The Student News Site of Gannon University since 1947


The Student News Site of Gannon University since 1947


The Student News Site of Gannon University since 1947


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Documentary introduces idea of eco-friendly plastic products

Somewhere in the Pacific Ocean, a plastic milk jug is floating around, waiting to be the unfortunate food choice for a marine animal.

While many environmentalists blame the irresponsibility of other people for the plastic waste in the ocean and the environment, according to Ian Connacher, filmmaker of the documentary “Addicted to Plastic,” plastic-making companies are to blame.

The documentary “Addicted to Plastic” centers around Ian Connacher and his worldwide travels to expose what the world knows about plastic.

The documentary unfolds in a point-of-view style that encompasses three years of filming in 12 countries on five continents, including two trips to the middle of the Pacific Ocean, where plastic debris accumulates.

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Specifically, the documentary details the plastic’s path over the last 100 years and provides a wealth of expert interviews on practical and cutting edge solutions to recycling, toxicity and biodegradability.

In the documentary, filmmaker Connacher explores the world on his boat, titled the “Captain Montra.” The boat comes equipped with several large nets designed to catch plastic debris as it sails along the ocean.

In the documentary, various experts say that the plastic to plankton ratio in the Pacific Ocean is 10 to 1, specifically, 10 pieces of plastic to every 1 plankton.

Connacher stresses on the point that instead of blaming everyday consumers for being irresponsible with their plastics after they no longer have use for them, he introduces the idea that plastic manufacturers making companies should instead create products that are more eco-friendly.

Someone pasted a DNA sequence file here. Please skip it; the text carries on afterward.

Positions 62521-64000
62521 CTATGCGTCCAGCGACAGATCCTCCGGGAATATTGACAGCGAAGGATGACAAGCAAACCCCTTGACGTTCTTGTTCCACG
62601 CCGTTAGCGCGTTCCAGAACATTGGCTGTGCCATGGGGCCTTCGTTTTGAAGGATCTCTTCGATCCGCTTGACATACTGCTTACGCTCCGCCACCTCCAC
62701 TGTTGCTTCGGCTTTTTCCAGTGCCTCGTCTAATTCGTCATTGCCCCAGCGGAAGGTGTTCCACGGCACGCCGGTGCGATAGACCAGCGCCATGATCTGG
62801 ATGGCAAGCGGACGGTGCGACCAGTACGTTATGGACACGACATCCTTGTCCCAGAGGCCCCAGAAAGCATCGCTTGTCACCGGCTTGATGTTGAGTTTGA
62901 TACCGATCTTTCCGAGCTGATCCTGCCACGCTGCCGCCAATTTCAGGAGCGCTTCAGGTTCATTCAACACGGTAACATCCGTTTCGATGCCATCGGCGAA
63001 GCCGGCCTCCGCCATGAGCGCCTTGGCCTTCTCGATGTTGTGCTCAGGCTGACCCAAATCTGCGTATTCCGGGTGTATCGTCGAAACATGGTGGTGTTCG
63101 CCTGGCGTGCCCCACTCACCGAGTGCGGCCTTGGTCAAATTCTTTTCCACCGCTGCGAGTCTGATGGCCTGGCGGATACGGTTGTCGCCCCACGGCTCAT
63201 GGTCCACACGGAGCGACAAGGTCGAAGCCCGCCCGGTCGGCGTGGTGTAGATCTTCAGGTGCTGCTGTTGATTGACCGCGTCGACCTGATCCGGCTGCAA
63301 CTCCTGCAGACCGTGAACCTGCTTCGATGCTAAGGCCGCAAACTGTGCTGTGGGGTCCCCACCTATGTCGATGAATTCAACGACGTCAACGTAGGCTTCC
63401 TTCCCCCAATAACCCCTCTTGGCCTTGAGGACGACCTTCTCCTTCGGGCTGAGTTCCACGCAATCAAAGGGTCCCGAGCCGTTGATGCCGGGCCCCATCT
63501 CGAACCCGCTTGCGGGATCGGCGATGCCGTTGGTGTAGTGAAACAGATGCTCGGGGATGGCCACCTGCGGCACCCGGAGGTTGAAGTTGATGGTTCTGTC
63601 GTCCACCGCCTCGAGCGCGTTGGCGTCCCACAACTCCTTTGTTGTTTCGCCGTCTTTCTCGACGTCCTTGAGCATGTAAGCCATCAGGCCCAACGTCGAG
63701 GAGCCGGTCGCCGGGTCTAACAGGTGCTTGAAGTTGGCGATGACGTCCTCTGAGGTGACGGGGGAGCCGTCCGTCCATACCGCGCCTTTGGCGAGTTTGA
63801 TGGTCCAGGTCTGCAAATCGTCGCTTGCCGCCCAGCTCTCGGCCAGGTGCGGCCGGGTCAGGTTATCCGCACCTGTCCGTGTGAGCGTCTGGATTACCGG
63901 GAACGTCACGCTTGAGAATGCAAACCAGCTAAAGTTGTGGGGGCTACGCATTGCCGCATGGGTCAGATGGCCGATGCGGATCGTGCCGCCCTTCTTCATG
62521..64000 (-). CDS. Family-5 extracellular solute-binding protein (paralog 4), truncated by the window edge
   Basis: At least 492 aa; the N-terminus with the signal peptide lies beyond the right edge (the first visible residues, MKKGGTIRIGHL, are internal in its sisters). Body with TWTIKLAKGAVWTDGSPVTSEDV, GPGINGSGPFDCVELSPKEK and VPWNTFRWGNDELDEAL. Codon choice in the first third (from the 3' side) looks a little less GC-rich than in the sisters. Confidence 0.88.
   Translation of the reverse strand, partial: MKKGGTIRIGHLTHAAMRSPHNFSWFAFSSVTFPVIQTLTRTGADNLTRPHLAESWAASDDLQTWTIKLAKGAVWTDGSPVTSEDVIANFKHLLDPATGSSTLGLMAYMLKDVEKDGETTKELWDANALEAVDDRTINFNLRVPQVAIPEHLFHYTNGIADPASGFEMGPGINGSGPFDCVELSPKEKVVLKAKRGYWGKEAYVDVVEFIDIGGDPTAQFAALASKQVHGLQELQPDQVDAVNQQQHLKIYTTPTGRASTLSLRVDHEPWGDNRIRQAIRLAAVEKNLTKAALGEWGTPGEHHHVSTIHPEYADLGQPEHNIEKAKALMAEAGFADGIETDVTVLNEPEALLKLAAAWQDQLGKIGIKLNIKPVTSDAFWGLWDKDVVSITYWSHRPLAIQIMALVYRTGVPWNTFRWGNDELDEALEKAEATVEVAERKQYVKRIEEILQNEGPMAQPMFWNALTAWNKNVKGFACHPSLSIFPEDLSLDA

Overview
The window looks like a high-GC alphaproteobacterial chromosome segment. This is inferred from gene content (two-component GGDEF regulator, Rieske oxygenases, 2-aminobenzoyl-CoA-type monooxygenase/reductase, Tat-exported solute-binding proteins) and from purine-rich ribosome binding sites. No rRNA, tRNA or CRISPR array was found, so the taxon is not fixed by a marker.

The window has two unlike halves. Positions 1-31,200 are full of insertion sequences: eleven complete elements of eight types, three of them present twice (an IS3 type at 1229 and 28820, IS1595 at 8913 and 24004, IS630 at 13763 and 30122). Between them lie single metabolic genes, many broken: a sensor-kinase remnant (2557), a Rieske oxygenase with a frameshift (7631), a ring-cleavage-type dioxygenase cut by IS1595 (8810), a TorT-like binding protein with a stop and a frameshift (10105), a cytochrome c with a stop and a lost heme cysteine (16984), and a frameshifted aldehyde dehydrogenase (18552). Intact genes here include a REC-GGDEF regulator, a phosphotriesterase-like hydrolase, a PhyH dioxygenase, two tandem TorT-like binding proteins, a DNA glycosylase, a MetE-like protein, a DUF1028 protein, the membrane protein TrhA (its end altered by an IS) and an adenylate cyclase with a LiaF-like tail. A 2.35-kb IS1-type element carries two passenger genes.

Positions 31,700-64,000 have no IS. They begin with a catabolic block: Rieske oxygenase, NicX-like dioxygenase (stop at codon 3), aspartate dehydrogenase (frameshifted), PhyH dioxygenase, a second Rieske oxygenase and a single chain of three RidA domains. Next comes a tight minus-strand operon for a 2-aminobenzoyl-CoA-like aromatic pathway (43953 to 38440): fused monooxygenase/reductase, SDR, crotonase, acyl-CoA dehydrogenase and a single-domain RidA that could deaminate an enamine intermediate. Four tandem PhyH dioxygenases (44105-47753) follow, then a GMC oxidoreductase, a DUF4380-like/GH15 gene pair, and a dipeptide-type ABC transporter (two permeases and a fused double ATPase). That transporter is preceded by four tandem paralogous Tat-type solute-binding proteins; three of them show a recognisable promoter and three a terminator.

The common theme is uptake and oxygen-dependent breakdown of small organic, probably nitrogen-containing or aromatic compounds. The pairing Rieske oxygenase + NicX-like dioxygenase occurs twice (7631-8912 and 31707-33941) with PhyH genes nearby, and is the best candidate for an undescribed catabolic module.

In the documentary, one plastic manufacturer designed bio-degradable containers for their snacks in order to reduce their carbon footprint. The containers are literally biodegradable – they dissolve after direct contact with water for a particular period of time.

The company’s reasoning for the creation of the biodegradable plastic is so that if its products were to ever end up in the ocean or in a place where they certainly didn’t belong, they would eventually degrade without doing any damage to the environment, or ending up in a landfill like most plastic products that aren’t bio-degradable.

The documentary, sponsored by the Gannon Goes Green committee, was played in the Zurn Science Center Tuesday and explores what plastic really does for our environment and how it affects us.

Kari Izibicki, a senior chemistry major, said she was surprised by what she saw in the documentary.

“It really opened my eyes and showed me how much plastic I actually use in a day,” she said. “I actually feel pretty bad about how much plastic I use, now that I think about it.”

Izibicki also said that she was very intrigued by the idea of biodegradable plastic goods.

“I think it’s a great idea, and something that I never would have thought of before,” she said. “I’d be really interested to see if everyday biodegradable plastic products become an everyday thing.”

At the end of the documentary, Connacher sends a simple message to his audience: “We as consumers have done nothing wrong.”

While he believes that plastic-making companies should be responsible for the wasted plastic in the environment, he also suggests that consumers should be more open to reducing their carbon footprint and doing their part to become more of environmentalists.

“Addicted to Plastic” is a documentary that explores  the impact of plastic products in our everyday lives and the environment, as well as how we as individuals can become more pro-active in our efforts to be more responsible with the environment in our lives.


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